ibm_watson

[Techtaffy Newsdesk]

IBM, WellPoint,  and Memorial Sloan-Kettering Cancer Center has unveiled the first commercially developed Watson-based cognitive computing solution, to be used in the treatment of cancer.

The new products include the Interactive Care Insights for Oncology, powered by Watson, in collaboration with IBM, Memorial Sloan-Kettering and WellPoint; as well as the WellPoint Interactive Care Guide and Interactive Care Reviewer, powered by Watson, designed for utilization management in collaboration with WellPoint and IBM.

The IBM Watson system gained fame by beating human contestants on the television quiz show Jeopardy almost two years ago. Since that time, Watson has evolved from a first-of-a-kind status,  to a commercial cognitive computing system gaining a 240 percent improvement in system performance,  and a reduction in the system’s physical requirements by 75 percent and can now be run on a single Power 750 server, says IBM.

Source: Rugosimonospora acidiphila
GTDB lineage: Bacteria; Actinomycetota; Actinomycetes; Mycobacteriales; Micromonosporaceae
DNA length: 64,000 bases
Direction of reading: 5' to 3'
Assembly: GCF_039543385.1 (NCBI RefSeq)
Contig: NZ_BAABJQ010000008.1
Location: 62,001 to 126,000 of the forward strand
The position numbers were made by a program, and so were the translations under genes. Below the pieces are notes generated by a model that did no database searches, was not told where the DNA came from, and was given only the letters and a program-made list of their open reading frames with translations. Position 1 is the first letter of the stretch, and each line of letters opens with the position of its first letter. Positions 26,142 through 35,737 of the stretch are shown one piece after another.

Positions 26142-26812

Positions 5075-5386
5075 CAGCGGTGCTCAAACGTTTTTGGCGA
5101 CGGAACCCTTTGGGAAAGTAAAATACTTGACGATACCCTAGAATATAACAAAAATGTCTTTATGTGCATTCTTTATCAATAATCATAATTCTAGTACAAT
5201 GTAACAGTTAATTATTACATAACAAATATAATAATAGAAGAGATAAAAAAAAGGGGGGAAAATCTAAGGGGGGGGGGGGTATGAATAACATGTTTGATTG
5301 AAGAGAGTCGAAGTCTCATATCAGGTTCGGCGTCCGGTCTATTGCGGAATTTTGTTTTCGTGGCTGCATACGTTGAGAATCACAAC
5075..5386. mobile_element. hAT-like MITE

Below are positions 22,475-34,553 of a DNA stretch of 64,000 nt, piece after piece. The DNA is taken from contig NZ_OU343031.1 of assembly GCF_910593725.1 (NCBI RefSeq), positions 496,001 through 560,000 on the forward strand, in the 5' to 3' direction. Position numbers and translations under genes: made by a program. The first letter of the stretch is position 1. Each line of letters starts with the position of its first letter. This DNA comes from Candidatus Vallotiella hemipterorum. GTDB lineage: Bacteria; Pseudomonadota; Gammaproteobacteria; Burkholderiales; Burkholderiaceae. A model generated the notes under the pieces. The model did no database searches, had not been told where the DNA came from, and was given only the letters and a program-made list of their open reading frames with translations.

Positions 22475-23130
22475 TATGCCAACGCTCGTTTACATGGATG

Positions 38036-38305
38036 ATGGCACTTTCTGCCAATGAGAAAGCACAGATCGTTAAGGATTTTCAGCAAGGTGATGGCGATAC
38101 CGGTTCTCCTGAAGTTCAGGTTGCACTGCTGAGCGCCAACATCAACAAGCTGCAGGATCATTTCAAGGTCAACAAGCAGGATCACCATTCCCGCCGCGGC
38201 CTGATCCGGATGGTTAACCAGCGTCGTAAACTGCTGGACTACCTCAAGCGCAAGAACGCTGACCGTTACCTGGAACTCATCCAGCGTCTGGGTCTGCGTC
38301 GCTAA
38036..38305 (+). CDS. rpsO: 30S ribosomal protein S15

For more than a year, IBM has partnered separately with WellPoint and Memorial Sloan-Kettering to train Watson in the areas of oncology and utilization management. During this time, clinicians and technology experts spent thousands of hours “teaching” Watson how to process, analyze and interpret the meaning of complex clinical information using natural language processing.

To date, Watson has ingested more than 600,000 pieces of medical evidence, two million pages of text from 42 medical journals and clinical trials in the area of oncology research. Watson has the power to sift through 1.5 million patient records representing decades of cancer treatment history, such as medical records and patient outcomes, and provide to physicians evidence based treatment options all in a matter of seconds.

In less than a year, Memorial Sloan-Kettering has immersed Watson in the complexities of cancer and the explosion of genetic research which has set the stage for changing care practices for many cancer patients with highly specialized treatments based on their personal genetic tumor type.

Starting with 1,500 lung cancer cases, Memorial Sloan-Kettering clinicians and analysts are training Watson to extract and interpret physician notes, lab results and clinical research.

The Maine Center for Cancer Medicine and WESTMED Medical Group are the first two early adopters of the capability. Their oncologists will begin testing the product and providing feedback to WellPoint, IBM and Memorial Sloan-Kettering to improve usability.